HAVING really missed Scottish football and attending matches, I was looking forward to the release of the football fixtures for next season, 2020/2021 (Lennon holds out hope", Herald Sport, .

Imagine my disappointment when I realised that for August my team will be involved in games starting at 16.30 on Sundays which I presume will continue for the rest of the season. Other clubs are similarly affected.

As has been reported before, football authorities or clubs who make decisions on kick-off times seem to have no consideration for the fans who attend games whether it be home or away.

A lot of us rely on public transport to travel to games and many travel long distances to get there. Do the authorities not realise that, in some areas, public transport is very lacking or non-existent on Sunday evenings and nights, making it difficult to get home?

We have heard recently so many in the football world bemoan the fact that they need fans at the games to make money. It would be nice when fans are again able to attend games that they remember this and don't further alienate the people who really keep the clubs alive.

John O'Boyle, Caldercruix.


WITH the knowledge that there is no evidence that industrial wind turbines will do anything to alter what the climate does we watch with ever more horror and disbelief as the Scottish Government backs the wind industry’s destruction of our precious land and seascapes.

However, there is one thing we can all be thankful for.

At a maximum of 30 per cent efficiency turbines are slaughtering around a third of the birds, bats and insects they would be if they worked properly.

Lyndsey Ward, Beauly.


THE Millport crowd scene of July 1957 ("Lonnie Donegan, The King of Skiffle", The Herald, July 6) occasions my comment. The drookit audience appear totally unimpressed with the efforts of the Peepel Skiffle Group. Albeit Lonnie Donegan was instrumental in the acceptance of skiffle, I do not recall it becoming popular in the Glasgow area.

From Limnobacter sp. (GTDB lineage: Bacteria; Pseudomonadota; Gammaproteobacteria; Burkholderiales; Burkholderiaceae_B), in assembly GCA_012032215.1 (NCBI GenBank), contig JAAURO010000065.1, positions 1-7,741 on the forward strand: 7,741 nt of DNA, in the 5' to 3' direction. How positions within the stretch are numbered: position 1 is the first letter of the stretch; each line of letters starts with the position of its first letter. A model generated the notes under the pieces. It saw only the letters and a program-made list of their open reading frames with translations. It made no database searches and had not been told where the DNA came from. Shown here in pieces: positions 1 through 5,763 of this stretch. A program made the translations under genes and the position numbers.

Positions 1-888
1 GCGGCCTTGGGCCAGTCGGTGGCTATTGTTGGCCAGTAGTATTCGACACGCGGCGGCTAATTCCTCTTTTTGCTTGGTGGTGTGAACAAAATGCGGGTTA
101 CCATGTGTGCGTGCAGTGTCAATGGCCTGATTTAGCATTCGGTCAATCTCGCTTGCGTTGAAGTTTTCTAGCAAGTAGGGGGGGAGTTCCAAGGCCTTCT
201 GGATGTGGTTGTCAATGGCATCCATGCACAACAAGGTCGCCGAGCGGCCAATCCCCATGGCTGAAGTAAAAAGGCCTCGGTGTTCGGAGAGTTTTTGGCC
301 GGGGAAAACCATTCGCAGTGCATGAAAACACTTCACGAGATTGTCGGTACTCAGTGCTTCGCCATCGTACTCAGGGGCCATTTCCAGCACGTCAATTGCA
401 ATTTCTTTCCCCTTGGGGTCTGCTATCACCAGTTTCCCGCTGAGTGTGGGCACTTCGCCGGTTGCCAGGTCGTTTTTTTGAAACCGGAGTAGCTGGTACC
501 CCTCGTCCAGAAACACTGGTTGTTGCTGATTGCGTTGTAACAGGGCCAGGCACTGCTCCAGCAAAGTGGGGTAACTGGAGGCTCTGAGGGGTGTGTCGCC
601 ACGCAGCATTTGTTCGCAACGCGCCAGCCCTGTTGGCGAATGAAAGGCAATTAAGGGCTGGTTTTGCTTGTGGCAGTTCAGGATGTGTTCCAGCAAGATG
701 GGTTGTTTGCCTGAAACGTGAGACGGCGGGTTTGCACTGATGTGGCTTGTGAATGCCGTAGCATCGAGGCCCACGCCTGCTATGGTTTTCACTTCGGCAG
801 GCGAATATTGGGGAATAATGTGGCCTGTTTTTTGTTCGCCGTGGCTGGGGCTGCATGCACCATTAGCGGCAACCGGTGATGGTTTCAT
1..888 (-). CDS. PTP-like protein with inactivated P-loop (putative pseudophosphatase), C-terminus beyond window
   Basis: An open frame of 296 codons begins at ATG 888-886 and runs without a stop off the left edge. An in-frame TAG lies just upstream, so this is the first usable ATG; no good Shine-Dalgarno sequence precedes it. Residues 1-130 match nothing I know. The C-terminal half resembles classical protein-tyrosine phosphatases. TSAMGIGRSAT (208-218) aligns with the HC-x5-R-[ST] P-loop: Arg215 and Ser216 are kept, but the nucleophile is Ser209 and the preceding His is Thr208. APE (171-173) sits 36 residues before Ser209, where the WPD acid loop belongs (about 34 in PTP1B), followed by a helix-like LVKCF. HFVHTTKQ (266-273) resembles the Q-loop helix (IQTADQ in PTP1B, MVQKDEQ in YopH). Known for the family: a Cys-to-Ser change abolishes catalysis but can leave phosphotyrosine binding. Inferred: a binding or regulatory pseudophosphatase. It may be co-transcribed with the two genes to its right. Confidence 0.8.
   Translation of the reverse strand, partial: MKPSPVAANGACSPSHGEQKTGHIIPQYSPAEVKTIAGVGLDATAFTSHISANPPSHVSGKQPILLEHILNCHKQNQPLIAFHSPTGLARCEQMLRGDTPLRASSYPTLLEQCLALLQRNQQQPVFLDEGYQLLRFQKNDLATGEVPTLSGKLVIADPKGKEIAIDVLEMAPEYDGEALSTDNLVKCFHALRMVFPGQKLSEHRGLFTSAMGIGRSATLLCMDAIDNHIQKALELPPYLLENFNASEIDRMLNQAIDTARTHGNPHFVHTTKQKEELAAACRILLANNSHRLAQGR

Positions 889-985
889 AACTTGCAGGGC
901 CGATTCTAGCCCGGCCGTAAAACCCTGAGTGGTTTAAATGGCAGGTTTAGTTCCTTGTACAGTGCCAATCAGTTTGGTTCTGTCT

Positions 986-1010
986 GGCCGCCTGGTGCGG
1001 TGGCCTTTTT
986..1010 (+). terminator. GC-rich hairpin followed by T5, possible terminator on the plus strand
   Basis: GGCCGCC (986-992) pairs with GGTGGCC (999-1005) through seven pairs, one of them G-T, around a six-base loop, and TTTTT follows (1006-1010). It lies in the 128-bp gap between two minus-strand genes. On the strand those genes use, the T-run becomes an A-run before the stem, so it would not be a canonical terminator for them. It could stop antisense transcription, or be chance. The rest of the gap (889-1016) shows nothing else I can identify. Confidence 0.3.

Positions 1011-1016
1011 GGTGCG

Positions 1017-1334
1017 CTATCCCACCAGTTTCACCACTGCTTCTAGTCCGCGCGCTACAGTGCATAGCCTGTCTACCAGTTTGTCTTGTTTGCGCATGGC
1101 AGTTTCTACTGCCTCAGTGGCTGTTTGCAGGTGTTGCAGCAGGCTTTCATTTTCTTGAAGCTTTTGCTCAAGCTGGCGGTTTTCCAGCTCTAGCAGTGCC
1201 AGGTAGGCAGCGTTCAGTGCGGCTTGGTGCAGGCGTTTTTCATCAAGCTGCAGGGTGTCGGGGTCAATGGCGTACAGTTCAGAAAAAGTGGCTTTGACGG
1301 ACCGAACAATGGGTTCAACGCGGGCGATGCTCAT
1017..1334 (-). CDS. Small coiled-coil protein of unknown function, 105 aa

Bereft of piano (latterly keyboards) and drums, skiffle groups never challenged the many emergent trad jazz bands who in turn were superseding the swing dance bands of that era. Regardless, full marks to the Peepel for braving the elements (and audience) on a wet July day with their version of Crocodile Rock.

Allan C Steele, Giffnock.


APPARENTLY we will see shopping malls closing in the future. With that in mind can I suggest that Glasgow's St Enoch’s Centre would make a great railway station?

John Dunlop, Ayr.


CONCERN has been expressed in these columns about the viability of the Gaelic language.

That apart, Scotland is enriched by a wealth of local dialects, which is remarkable in such a small country. Expressions common to Dundee may be as foreign to residents of Aberdeen as those in the granite city will to those in Skye.

The NHS is supported by many engaged in the delivery of healthcare, some of whom are quick to interpret the descriptions used to describe various disorders as described by patients from different areas of the country.

One such example is the significant difference between a patient complaining of being "no awfy weel" and the more serious condition of another being "awfy no weel".

Vive la difference.

Malcolm Allan, Bishopbriggs.